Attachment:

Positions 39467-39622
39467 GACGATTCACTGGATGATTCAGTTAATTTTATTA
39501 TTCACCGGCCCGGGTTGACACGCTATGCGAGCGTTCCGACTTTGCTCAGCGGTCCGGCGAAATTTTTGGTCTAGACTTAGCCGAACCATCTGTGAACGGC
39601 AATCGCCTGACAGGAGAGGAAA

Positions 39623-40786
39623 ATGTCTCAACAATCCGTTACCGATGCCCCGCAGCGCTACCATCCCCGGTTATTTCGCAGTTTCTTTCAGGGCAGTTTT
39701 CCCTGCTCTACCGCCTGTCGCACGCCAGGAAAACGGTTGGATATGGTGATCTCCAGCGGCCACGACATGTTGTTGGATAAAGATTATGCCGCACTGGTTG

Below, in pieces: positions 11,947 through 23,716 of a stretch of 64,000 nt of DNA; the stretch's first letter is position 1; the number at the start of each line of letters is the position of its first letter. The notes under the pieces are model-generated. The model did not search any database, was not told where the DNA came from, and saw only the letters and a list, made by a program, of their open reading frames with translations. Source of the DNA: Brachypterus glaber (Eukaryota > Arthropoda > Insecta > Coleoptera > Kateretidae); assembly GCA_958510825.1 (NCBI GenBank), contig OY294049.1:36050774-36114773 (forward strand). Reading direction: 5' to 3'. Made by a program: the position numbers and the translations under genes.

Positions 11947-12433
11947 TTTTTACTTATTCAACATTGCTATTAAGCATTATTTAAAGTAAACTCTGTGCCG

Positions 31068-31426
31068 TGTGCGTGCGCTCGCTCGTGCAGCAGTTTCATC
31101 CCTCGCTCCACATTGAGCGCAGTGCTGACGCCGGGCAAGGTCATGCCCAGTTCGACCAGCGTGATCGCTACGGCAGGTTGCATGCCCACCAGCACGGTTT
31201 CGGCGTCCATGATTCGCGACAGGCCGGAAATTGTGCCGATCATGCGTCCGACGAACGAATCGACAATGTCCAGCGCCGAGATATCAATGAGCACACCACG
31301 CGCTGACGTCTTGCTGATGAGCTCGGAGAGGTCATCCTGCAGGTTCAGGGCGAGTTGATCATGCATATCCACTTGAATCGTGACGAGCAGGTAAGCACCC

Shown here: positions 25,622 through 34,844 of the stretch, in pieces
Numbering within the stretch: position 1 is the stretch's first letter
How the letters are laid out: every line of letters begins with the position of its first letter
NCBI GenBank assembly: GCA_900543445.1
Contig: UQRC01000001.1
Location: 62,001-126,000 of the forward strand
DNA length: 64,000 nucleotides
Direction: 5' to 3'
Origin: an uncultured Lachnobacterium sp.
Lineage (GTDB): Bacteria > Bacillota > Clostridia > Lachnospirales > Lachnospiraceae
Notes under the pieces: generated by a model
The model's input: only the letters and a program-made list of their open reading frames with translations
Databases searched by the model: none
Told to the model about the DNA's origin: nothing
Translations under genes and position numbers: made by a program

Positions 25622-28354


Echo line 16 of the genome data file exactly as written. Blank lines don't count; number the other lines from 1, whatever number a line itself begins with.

Shown here: positions 25,622 through 34,844 of the stretch, in pieces